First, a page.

Editor’s Note: St. Tammany Bureau Chief Sara Pagones is a member of Perseus.
Half of Slidell’s Carnival krewes received letters from the city last week outlining rules the city says they broke in 2015 and serving notice that they are on probation for the 2016 parade season — a move that came as a surprise to the parading organizations.
City officials declined to say how many organizations were involved or to provide details about their individual infractions. City Administrator Tim Mathison told krewe officials assembled in the City Council chamber Thursday that he had decided it was better not to air everyone’s dirty laundry.
City Attorney Bryan Haggerty said that while the letters are public record, the city does not have to provide them while the possibility of adjudication remains.
But officials with four of the eight krewes that paraded in 2015 — Claude, Dionysus, Perseus and the Slidell Women’s Civic Club — confirmed that they have been put on probation.
Selene, Titans and the city’s two walking parades, Mona Lisa & MoonPie and Krewe de Paws of Olde Towne, were not put on probation, representatives said. However, Selene officials said they had been informed their 2015 parade started eight minutes late.
Krewes on probation could lose their right to parade in 2017 if they commit further violations next year.
The city’s action came two days after the Slidell City Council took action to increase the number of parades in the city from eight to nine. That change was made to accommodate a new group, the Krewe of Poseidon, a coed krewe formed in January that has 348 members.
Poseidon will hold its inaugural parade Jan. 10, following the Krewe of Claude, which is traditionally the first parade of the season in Slidell.
Historically, Slidell has taken a somewhat laissez-faire approach to the parades that roll along its streets. But in 2013, the City Council adopted a 35-page ordinance that codified fees for parades and established a host of rules. Among other things, the ordinance requires each parade to have at least 10 floats with a minimum of six riders on each side.
The ordinance has been in effect for two parade seasons, but this is the first time the city has put krewes on probation, a signal that Slidell officials intend to closely enforce the new rules.
The infractions were noted in post-parade reports prepared by the Slidell Police Department.
The Krewe of Claude was put on probation for having too few floats. The Slidell Women’s Civic Club was called on the carpet for moving too slowly and having large gaps between units, as was the Krewe of Perseus.
Perseus and Dionysus also were cited for inappropriate music, and Perseus’ marshal was ejected from the parade for refusing to cooperate with police requests to speed up.
Krewe representatives seemed caught off guard by the city’s action.
Andy Frisard, captain of the all-male Dionysus, told Mathison that an email informing groups about Thursday’s meeting said failing to attend could jeopardize the privilege of parading. That wording, he said, established an unfriendly tone.
Perseus was cited for inappropriate dancing as well as music — both offenses attributed to a dance group, Extreme Voltage, that marched in the parade and apparently played recorded music that included an expletive. Although police said the group’s disc jockey stopped the song when there were complaints, the violation was still noted.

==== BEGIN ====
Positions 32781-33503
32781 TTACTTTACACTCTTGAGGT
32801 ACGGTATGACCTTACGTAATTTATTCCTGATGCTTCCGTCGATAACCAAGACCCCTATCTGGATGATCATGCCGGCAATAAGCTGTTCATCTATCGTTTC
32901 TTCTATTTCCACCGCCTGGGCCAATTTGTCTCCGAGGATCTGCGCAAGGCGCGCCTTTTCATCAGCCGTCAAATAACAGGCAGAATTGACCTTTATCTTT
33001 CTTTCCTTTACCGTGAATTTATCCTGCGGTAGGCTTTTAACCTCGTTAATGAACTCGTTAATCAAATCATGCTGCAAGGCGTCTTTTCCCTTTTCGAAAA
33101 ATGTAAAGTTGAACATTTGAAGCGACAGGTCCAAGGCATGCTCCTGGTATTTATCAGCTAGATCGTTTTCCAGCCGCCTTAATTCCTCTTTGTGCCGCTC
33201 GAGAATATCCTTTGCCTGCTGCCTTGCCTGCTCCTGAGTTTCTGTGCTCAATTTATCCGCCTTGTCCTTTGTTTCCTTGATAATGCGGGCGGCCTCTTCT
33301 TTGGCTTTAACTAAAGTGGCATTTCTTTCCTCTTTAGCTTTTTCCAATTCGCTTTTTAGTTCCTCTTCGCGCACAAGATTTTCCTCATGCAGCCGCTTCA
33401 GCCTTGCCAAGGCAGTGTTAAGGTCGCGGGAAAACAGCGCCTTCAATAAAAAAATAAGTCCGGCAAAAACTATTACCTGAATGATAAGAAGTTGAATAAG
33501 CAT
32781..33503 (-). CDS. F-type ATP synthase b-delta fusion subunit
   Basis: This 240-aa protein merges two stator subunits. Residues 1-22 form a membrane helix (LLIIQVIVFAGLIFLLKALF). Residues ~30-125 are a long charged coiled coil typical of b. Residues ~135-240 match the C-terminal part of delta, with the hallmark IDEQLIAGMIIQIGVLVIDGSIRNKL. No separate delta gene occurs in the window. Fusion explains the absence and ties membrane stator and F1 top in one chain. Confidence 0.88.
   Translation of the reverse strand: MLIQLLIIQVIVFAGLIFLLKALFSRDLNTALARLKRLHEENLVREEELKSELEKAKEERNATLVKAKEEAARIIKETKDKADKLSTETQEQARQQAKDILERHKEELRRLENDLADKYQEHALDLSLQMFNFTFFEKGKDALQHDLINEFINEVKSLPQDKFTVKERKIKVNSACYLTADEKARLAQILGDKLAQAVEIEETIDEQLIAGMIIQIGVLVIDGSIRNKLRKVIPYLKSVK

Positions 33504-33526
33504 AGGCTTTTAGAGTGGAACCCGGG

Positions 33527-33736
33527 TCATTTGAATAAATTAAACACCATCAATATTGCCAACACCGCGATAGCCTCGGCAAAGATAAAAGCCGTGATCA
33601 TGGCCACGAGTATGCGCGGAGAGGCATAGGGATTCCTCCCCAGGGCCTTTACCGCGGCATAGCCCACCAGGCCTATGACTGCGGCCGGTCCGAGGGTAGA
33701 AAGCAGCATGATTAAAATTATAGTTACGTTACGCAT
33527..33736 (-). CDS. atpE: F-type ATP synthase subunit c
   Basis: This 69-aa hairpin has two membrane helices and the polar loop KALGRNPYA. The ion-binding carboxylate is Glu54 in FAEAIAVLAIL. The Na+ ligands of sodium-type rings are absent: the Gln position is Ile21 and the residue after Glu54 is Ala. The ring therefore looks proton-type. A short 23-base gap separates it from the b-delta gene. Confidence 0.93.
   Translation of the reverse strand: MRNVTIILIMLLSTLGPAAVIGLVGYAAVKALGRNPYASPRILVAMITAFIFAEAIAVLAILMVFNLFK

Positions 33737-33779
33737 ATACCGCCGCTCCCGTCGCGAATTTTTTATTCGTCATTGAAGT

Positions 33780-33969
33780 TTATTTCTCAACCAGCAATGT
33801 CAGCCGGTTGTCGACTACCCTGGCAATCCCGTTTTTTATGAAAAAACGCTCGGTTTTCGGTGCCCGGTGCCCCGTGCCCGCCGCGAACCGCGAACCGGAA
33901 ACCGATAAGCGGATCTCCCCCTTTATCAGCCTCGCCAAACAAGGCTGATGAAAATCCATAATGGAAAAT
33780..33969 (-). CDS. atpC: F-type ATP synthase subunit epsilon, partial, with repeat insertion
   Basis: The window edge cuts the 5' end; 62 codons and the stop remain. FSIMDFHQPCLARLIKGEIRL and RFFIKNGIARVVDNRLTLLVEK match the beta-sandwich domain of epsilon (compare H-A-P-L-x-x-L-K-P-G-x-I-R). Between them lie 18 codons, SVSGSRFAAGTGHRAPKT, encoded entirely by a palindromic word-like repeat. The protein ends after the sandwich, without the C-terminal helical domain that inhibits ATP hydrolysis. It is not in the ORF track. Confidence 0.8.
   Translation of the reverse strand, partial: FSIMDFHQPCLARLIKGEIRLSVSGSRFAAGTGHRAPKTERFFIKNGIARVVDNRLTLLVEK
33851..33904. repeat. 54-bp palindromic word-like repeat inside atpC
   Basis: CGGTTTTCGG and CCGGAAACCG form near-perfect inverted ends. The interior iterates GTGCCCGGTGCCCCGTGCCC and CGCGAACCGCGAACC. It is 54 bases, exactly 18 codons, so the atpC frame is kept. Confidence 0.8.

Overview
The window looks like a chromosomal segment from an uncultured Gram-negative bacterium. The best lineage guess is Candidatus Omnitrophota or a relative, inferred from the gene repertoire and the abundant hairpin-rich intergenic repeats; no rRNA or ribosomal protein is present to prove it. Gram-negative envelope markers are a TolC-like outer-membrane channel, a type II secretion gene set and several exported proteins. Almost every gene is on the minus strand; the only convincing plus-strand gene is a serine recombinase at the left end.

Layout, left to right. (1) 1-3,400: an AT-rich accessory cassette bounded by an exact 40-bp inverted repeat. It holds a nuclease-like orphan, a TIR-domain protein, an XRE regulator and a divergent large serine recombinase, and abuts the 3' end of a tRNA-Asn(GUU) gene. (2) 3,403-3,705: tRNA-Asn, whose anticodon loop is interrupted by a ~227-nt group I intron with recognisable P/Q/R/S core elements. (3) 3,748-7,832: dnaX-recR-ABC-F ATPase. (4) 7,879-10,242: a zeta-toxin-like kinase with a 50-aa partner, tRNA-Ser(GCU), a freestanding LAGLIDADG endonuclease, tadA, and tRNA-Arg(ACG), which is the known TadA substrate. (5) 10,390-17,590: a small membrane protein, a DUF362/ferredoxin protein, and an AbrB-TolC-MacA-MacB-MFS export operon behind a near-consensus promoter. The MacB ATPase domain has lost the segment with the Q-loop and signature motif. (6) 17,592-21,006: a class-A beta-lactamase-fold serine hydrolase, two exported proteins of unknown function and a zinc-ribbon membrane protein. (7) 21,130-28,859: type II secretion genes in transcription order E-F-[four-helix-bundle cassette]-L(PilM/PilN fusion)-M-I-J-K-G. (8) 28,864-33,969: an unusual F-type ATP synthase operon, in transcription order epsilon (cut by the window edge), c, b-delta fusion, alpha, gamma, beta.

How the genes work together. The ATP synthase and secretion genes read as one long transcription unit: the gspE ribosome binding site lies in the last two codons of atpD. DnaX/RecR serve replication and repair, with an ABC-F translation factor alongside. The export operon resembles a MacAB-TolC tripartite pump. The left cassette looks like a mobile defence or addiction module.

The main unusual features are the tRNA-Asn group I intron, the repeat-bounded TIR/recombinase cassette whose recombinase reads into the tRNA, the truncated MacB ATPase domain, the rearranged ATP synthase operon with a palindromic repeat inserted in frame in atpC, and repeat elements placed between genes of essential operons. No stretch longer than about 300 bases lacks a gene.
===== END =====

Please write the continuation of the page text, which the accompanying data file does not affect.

Allen Little, captain of Perseus, said the krewe informs all groups in its lineup of the city’s rules in writing. The offending group won’t be allowed to return in 2016, he said. But he fretted about the possibility that another marching group could do something else wrong next year — something impossible to predict.
Haggerty said krewes can appeal any action taken by the city. Evidence like the letter Perseus sent to marching groups and the decision to kick out a group for breaking the rules would be taken into consideration, he said.
Groups also seemed concerned about how to ensure that they move fast enough to satisfy the city. They peppered Police Chief Randy Smith with questions about who is ultimately responsible for getting the parades to roll efficiently.
Mary Clement, of the Slidell Women’s Civic Club, said after the meeting that krewes can’t really control how rapidly they move through town.
Haggerty tried to portray the enforcement action in a more positive light, pointing out that the organizations had been consulted during the years it took to draft the ordinance.
The krewes benefit from the rules because they keep the quality of Slidell’s parades high, Haggerty said. If parades are allowed to roll with too few floats or riders, spectators will spread the word that “Slidell parades stink,” he said. “You all work too hard and spend too much of your discretionary money for that to happen,’’ he added.
But he wasn’t the only one who made an economic appeal.
Krewe officials insisted that they help pump up the city coffers, and not only during parade season. Little said he spent $3,000 locally over the past two months.
Frisard asked Mathison if the city would consider halving the parade fees, which are $4,000 for a night parade, $2,000 for a day parade and $500 for a marching parade.
Mathison said the economic impact of parades is difficult to quantify but noted that the city’s costs haven’t decreased. He asked Frisard what his rationale was in seeking a 50 percent reduction.
“Because we thought it was too aggressive to ask for zero,’’ he replied.
Follow Sara Pagones on Twitter, @spagonesadvocat.